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What's behind the magic door of this modest streetfront?

It was once a temporary jail, and was semi-derelict when snapped up – but now this 1790s house in Kerry is a real family bolthole.

Source: Jed Niezgoda

AN SMACHTLANN is a town house in Kenmare, Co Kerry, constructed around 1790.

A protected structure, its name is an Irish language reference to ‘the slammer’ – as it was used as a temporary place of detention in the mid-1800s.

Source: Jed Niezgoda

Hard to believe now but the three-bay, three-storey-over basement house was in a semi-derelict state when PLM architects were employed. The terrace to the rear was in real danger of collapsing.

Source: Jed Niezgoda

PLM were asked by the family who had bought the shell to create a bolthole in Kenmare for them, away from their usual busy city life.

The design integrates the house with the terrace of outbuildings to the rear and connects the living spaces to an external courtyard.

The house had been ‘introverted’ – new openings made in the walls meant for a better use of the tracks of the sun so that the courtyard is lovely and sunny in the evening.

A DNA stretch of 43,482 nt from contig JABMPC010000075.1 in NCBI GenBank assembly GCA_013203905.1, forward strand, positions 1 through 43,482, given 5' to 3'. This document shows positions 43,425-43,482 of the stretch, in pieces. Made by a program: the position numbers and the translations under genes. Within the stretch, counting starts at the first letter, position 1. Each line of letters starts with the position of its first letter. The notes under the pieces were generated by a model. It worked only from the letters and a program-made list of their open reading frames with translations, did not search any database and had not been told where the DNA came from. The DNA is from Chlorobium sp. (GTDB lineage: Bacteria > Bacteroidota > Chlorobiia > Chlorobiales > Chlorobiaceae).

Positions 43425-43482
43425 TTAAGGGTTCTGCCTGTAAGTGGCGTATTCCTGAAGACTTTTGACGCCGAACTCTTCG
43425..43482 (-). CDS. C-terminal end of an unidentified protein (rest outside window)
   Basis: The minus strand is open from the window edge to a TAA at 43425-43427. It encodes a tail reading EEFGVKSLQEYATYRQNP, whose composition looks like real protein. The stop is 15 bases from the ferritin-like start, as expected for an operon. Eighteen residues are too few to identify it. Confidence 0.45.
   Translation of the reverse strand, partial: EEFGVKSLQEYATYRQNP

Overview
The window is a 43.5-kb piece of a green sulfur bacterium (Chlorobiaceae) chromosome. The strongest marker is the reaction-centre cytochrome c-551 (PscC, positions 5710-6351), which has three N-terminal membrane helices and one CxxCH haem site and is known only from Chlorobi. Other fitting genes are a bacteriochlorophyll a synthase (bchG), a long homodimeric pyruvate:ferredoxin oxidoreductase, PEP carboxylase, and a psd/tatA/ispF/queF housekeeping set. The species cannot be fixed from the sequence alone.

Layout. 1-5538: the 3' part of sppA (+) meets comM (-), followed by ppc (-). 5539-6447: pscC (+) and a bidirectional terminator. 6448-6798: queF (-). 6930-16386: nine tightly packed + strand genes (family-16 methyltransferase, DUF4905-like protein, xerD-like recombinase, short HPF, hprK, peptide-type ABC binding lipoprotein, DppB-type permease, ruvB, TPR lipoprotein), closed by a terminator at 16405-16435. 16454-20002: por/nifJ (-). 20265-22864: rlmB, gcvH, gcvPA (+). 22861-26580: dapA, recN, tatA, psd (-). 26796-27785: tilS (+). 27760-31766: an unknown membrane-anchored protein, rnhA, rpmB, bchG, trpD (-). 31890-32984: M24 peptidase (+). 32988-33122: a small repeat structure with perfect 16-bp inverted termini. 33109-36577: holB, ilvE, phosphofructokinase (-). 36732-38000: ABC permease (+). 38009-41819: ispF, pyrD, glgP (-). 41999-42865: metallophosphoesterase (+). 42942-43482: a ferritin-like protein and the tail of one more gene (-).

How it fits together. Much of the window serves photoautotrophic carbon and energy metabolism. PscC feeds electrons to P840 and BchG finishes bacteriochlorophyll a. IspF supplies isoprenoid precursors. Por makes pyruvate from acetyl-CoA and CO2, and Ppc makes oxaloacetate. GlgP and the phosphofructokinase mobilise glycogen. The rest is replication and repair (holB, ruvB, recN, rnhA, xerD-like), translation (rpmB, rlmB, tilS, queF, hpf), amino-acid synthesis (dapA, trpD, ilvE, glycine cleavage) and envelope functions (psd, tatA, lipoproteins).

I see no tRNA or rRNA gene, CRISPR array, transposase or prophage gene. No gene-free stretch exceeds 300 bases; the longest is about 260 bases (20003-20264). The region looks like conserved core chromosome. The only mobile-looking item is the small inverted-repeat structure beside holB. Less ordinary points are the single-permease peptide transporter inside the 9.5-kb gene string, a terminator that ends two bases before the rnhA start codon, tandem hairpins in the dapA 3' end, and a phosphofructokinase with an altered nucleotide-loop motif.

Source: Jed Niezgoda

Source: Jed Niezgoda

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Source: Jed Niezgoda

The family said that they didn’t realise the property had so much potential until it was literally ‘turned back to front’. The formal street facade is now the back of the house and the rear lane that leads to the new courtyard is the gateway to the home.

Source: Jed Niezgoda

For more on this and other ambitious projects by PLM Architects, see here>

Previous Irish architecture featured on TheJournal.ie:

About the author:

Sally O'Regan

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